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Laurie Sheck

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Nina Subin

Born and raised in the Bronx, poet Laurie Sheck was educated at the University of Iowa. She has published several collections of poetry, including Captivity (2007); The Willow Grove (1996), a finalist for the Pulitzer Prize; and Amaranth (1981). Her poems often use myths as frames within which to explore ideas of motion and stillness, consciousness and the body. In a 2002 interview, speaking to the attentiveness, rather than narrative, that drives her work, Sheck noted, “if you create a world on the page in which things that seem not to hold together can interact with each other, they can hold, and part of what’s holding, part of what’s interesting, is the way that things don’t directly hook up.”

Her 500-page hybrid novel, A Monster’s Notes (2009), uses prose fragments and deletions, letters, and embedded texts to reimagine the monster in Mary Shelley’s Frankenstein. “As Sheck demonstrates, the lyric essay is a kind of Frankenstein's monster, equipped with parts sliced out of others, stitched up with genius and white space,” observes novelist and editor Ed Park in a review for the Los Angeles Times.

Sheck’s honors include fellowships from the National Endowment for the Arts, the Guggenheim Foundation, the Ingram Merrill Foundation, the New Jersey State Council for the Arts, and the Radcliffe Institute for Advanced Study. Her poems have won several Pushcart Prizes and have been included in Best American Poetry. Sheck edited the anthology Poem a Day, Volume 2 (2003).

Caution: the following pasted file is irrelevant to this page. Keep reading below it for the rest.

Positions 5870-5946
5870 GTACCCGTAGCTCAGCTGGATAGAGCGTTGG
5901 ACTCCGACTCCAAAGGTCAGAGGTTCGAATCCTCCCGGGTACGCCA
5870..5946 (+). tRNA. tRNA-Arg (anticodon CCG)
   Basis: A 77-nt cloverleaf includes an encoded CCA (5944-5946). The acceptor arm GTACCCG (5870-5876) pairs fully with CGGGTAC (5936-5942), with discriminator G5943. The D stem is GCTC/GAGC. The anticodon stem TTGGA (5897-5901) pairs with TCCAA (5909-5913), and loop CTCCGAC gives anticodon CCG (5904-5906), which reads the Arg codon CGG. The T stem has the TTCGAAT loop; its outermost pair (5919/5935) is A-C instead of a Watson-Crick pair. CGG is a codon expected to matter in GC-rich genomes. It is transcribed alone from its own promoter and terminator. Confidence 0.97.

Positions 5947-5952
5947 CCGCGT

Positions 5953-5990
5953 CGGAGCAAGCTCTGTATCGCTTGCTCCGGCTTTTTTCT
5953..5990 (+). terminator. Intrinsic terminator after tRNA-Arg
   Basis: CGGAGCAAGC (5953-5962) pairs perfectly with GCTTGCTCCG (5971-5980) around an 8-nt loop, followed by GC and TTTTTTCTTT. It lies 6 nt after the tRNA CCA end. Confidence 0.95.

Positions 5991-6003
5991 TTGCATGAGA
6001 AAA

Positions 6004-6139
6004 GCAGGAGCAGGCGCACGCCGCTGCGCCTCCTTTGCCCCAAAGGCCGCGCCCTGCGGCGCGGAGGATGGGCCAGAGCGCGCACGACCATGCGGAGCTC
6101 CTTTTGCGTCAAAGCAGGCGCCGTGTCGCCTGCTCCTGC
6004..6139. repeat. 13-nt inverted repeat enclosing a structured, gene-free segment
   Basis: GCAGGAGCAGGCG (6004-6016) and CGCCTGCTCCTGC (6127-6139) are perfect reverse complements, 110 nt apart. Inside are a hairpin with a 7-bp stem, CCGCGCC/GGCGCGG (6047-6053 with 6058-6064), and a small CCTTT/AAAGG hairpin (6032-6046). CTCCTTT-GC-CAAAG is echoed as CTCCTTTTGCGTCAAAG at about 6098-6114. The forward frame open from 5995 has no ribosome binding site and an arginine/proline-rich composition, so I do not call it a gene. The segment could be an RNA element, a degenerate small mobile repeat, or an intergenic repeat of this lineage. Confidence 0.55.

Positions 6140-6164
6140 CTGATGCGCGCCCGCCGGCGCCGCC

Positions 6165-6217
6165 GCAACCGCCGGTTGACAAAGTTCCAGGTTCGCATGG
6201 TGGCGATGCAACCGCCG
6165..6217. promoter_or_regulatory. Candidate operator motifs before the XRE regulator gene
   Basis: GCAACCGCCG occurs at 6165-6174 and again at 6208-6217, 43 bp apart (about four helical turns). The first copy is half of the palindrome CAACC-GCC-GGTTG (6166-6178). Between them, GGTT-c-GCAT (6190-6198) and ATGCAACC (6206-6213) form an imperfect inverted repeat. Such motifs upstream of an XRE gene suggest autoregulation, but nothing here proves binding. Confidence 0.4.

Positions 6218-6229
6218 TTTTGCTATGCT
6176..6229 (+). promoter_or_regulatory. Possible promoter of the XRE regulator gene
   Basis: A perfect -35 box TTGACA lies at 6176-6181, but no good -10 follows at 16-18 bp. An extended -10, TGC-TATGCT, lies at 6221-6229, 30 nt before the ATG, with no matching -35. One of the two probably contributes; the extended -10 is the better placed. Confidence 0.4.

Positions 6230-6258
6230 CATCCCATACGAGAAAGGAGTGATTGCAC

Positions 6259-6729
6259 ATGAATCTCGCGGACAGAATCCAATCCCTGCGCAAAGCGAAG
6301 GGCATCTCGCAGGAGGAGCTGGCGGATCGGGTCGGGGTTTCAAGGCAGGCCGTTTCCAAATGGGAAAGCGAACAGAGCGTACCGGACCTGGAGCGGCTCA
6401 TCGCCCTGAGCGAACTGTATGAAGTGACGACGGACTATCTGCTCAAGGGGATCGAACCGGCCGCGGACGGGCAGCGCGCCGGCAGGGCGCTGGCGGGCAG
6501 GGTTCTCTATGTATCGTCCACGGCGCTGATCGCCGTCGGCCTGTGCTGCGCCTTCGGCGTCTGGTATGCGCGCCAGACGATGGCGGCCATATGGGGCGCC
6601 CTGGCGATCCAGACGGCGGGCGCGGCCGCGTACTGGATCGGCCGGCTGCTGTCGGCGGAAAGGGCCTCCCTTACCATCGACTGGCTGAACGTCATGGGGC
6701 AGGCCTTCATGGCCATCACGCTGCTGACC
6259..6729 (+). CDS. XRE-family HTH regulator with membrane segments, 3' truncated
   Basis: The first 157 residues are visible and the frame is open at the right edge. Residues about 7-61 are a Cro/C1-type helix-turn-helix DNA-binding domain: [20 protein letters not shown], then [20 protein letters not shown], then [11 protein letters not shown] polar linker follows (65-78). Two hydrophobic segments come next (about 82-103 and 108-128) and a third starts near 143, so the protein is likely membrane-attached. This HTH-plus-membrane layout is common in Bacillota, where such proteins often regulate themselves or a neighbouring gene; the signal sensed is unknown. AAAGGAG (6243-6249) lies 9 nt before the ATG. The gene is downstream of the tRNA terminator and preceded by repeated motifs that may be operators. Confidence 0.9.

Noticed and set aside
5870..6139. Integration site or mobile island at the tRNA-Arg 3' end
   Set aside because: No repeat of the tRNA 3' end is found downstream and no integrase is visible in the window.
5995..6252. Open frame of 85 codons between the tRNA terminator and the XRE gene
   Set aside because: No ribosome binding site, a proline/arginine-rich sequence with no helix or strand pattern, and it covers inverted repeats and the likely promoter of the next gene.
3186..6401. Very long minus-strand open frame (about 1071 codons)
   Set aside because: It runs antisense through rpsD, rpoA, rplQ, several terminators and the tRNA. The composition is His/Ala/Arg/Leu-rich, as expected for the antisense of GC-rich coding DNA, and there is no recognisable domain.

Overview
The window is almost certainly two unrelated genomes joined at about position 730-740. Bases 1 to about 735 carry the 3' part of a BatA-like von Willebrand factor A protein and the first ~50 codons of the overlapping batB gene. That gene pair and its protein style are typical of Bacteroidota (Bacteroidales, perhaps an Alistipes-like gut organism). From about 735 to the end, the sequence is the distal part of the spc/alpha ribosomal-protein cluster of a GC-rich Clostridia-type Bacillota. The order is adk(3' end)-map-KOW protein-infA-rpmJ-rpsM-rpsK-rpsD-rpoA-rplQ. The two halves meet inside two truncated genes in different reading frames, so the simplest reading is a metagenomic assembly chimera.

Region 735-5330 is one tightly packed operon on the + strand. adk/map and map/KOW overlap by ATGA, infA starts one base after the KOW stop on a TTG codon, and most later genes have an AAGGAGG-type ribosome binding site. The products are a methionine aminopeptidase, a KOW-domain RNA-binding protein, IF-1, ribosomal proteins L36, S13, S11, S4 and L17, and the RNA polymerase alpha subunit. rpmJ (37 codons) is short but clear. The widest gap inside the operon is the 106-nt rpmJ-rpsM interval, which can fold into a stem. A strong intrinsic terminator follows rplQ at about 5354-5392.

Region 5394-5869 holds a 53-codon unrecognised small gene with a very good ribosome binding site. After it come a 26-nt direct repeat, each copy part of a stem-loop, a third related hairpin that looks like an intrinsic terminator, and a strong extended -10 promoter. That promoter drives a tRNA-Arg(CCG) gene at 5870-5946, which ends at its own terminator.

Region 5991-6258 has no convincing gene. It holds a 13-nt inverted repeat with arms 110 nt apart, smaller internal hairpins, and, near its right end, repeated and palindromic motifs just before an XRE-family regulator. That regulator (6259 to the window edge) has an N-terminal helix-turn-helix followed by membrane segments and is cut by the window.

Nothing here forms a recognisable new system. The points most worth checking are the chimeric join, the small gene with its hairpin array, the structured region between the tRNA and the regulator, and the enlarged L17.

Sheck has taught at Princeton University and the New School. She lives in New York City.

Laurie Sheck

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    Born and raised in the Bronx, poet Laurie Sheck was educated at the University of Iowa. She has published several collections of poetry, including Captivity (2007); The Willow Grove (1996), a finalist for the Pulitzer Prize; and Amaranth (1981). Her poems often use myths as frames within which to explore ideas of motion and stillness, consciousness and the body. In a 2002 interview, speaking to the attentiveness, rather than narrative, that drives her work, Sheck noted, “if you create a world on the page in which things that seem not to hold together can interact with each other, they can hold, and part of what’s holding, part of what’s interesting, is the way that things don’t directly hook up.”

    Her 500-page hybrid novel, A Monster’s Notes (2009), uses prose fragments and deletions, letters, and embedded texts to reimagine the monster in Mary Shelley’s Frankenstein. “As Sheck demonstrates, the lyric essay is...

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